It has been nearly two months since it was announced that Mike Flanagan is set to pen Warner Bros’ film adaptation of Stephen King’s horror novel Revival, and now the Doctor Sleep filmmaker has finally revealed an update on the project’s current development. Speaking with The Kingcast, Flanagan confirmed completion of his first draft of the screenplay, describing it as dark and cynical. He also confirmed that King has also read it and has given his approval.
“What I love about it is it’s a return to cosmic horror, which I think is so fun,” Flanagan said. “It is relentlessly dark and cynical and I’m enjoying the hell out of that. This is just bleak and mean and I like it for that. I haven’t gotten to end a movie that way since ‘Absentia,’ maybe? Maybe ‘Ouija’?”
He continued, “This one was a really fun piece of material for me because I get to be like, ‘Oh, you want a dark ending? Okay. Cool. Get ready.’“
Originally published in 2014, the novel centered on a relationship between a heroin-addicted musician and a dubious faith healer with a hidden agenda, with the minister obsessed with trying to find a way to communicate with his departed wife and child but accidentally taps into a Lovecraftian horror.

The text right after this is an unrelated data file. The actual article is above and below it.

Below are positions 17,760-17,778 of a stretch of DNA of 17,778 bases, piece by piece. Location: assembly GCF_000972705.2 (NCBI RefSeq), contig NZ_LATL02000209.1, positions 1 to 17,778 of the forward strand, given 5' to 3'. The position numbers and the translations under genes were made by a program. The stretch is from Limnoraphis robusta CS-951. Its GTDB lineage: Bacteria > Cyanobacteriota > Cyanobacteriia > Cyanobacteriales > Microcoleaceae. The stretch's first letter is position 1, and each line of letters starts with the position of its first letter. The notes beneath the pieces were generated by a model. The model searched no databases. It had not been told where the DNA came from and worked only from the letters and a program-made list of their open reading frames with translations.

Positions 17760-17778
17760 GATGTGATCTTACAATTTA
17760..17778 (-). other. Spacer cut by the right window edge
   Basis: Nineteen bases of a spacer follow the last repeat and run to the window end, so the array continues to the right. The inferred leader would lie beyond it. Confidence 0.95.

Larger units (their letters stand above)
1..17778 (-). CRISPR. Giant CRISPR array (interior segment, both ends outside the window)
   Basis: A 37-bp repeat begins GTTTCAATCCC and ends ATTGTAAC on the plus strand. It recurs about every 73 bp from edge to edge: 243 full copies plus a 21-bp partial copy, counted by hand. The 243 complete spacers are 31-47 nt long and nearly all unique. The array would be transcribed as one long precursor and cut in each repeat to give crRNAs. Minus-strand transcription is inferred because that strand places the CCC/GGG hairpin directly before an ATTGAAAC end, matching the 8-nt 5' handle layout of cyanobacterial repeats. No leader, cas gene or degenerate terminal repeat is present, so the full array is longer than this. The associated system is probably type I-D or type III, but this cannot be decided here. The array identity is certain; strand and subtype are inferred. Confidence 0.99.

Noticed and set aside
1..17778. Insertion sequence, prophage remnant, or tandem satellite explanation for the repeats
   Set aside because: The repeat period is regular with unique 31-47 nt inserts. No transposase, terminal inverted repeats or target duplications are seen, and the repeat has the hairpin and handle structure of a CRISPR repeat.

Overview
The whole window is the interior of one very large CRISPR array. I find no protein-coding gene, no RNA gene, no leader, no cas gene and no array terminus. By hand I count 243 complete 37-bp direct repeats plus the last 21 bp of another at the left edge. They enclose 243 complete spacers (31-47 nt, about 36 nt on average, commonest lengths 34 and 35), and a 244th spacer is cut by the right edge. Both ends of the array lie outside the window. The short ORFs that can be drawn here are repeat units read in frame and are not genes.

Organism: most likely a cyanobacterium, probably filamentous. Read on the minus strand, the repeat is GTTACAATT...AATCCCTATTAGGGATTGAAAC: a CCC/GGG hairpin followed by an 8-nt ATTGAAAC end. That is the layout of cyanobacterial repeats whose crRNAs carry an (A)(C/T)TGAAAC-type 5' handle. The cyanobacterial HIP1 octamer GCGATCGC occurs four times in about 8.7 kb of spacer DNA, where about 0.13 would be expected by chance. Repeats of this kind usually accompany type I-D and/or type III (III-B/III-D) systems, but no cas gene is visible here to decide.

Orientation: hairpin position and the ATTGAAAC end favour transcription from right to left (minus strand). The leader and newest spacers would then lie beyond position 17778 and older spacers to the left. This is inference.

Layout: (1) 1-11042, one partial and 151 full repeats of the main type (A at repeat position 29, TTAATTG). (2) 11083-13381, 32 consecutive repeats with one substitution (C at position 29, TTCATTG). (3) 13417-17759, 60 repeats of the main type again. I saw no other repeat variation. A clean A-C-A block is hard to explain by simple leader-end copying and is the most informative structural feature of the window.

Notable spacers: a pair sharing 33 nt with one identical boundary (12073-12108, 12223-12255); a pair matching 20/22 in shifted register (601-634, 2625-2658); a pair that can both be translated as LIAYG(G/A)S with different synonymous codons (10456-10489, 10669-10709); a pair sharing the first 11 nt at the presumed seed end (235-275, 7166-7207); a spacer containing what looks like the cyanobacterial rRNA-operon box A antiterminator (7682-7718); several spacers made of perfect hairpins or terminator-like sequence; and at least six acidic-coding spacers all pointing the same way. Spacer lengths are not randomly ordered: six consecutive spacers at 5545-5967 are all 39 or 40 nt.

Flanagan is currently attached to pen the script for the adaptation at Warner Bros. Pictures and has the option to also step into the director’s chair on the project. A film adaptation was previously in the works at Universal Pictures with Josh Boone set to write and direct the project while also working on his iteration of The Stand, but after lingering in development hell the rights were picked up by Warner Bros., while Boone’s version of the 1978 novel is expected to premiere on CBS All Access later this year.
Flanagan is currently working with producing partner Trevor Macy on the adaptation of Revival, with Macy set to produce via the duo’s Intrepid Pictures, who recently acquired the rights to develop an adaptation of the 1994 horror novel The Midnight Club at Netflix in expanding Flangan’s working relationship with the streaming service.
The 41-year-old writer/director previously dipped his toe into the world of King with the 2017 adaptation of his 1992 novel Gerald’s Game for Netflix, which received rave reviews from critics and audiences alike, and continued with the big screen adaptation of the 2013 sequel to The Shining, Doctor Sleep, which despite receiving strong reviews was considered a box office disappointment, grossing only $72.3 million on a $45 million budget, squashing follow-up plans.